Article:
PeaceHealth backs compromise plan on Bellingham business and occupancy tax

COURTESY TO THE BELLINGHAM HERALDMay 6, 2014 

It's about partnership. Specifically, it's about a partnership between a not-for-profit health care organization and a city to ensure access to health care for all in the community they both serve. A recent decision by the Bellingham City Council has put this critical partnership in jeopardy.

That decision -- to forward an ordinance to repeal the religious exemption for the city's business and occupancy tax -- could lead to a tax increase to PeaceHealth St. Joseph Medical Center of $1.2 million per year.

To be clear, PeaceHealth does not oppose the repeal of the religious exemption for business and occupancy taxes. It is our provision of charity care that defines us. While that is rooted in our Catholic sponsorship, it transcends any specific denomination. Charity care takes many forms -- for example, to ensure that a low-income woman with mental illness has a place to turn to or that an unemployed young man will not be saddled with debt from medical bills -- and is seen in the patients we treat every day.

This is work that we do not do alone. Many community organizations such as Whatcom Alliance for Health Advancement, Interfaith and Sea Mar Community Centers and others work closely with PeaceHealth to carry out this important service. PeaceHealth, in turn, supports these organizations with dollars, in-kind donations and technical assistance. Up until this latest decision, the city recognized its role as a part of this team to aid its most vulnerable citizens - a role that nearly every city in the state of Washington takes seriously by supporting its not-for-profit hospital through either a business and occupancy tax exemption or hospital district tax revenue. These cities recognize that if they didn't support health care safety-net providers, the burden would fall to city government.

We understand that city government needs to look under every rock for resources. So does PeaceHealth. It was in this spirit of collaboration that PeaceHealth offered to help the city recoup the approximately $350,000 per year in tax revenue it lost when the privately held Madrona Medical Group and North Cascade Cardiology joined PeaceHealth in 2008 and 2011. In fact, the mayor and PeaceHealth support a proposal that would tax not-for-profit health care providers in the city at the same lower rate. This proposal would allow the city to recapture the entire amount of revenue it lost, ensure that PeaceHealth would pay taxes on any future mergers or acquisitions, and maintain city support of the health care and social service safety net that many of our citizens require.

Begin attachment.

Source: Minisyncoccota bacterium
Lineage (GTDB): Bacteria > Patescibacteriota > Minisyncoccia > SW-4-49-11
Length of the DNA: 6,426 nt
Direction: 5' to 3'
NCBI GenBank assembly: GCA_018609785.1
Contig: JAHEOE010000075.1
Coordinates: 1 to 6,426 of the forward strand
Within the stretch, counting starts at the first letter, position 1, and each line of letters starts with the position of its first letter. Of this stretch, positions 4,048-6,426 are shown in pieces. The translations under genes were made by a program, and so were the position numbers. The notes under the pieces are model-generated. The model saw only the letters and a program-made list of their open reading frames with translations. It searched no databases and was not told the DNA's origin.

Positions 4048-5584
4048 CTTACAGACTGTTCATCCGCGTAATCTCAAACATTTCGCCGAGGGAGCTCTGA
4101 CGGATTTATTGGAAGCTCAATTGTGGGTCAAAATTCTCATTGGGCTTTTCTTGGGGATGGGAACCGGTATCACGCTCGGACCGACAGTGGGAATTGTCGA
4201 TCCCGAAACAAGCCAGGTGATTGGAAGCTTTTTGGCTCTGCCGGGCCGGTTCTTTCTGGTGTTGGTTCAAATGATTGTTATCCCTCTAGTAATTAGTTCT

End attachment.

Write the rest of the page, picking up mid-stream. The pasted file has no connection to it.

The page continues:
One million, two hundred thousand dollars million is not a trivial amount that PeaceHealth St. Joseph can simply absorb. As much as we would try to mitigate the effect of such a loss, it will be difficult to do so without it impacting jobs and programs. With labor costs representing close to 60 percent of our expenses, a $1.2 million tax hit would reduce our annual payroll by $700,000. As would happen with your own household or business budgets, we would have to take a sharp pencil to our budget and reduce our expenses. That comes at a cost in jobs and services; there's no way around it.

This potential revenue loss to PeaceHealth comes at a particularly challenging time. More than 15,000 people in our community are newly enrolled in the Medicaid program through the Affordable Care Act. While certainly positive for these individuals and families - and for our community as a whole - Medicaid pays hospitals considerably less than the actual cost of providing care, and considerably less than commercial insurance. We're serving more people, for less reimbursement. And while we are seeing some decline in our charity care expenditures, that may be offset by the need to help lower income people who have high out-of-pocket expenses. It's too early to know if the Affordable Care Act saves or costs the hospital money, which is one reason why the timing for this tax increase couldn't be worse.

For its entire history in Bellingham, St. Joseph Hospital (now PeaceHealth St. Joseph Medical Center) and city government have been inextricably linked. Mutual respect combined with commitment to the disadvantaged among us led both organizations to identify ways to maintain the health of all in our community. The City Council's apparent intention to levy a tax on PeaceHealth St. Joe's at a level that is considerably more than triple the amount it lost runs counter to our tradition of collaboration.

On behalf of the people we jointly serve, we encourage the City Council to consider the city staff's recommendation to support the compromise tax position, one that keeps the city coffers whole without placing a significant financial burden on PeaceHealth, our caregivers and our patients.

ABOUT THE AUTHORS

Barbara Lupo is chairman of the board and Dr. Peter Dillon is chief of staff at PeaceHealth St. Joseph Medical Center in Bellingham.

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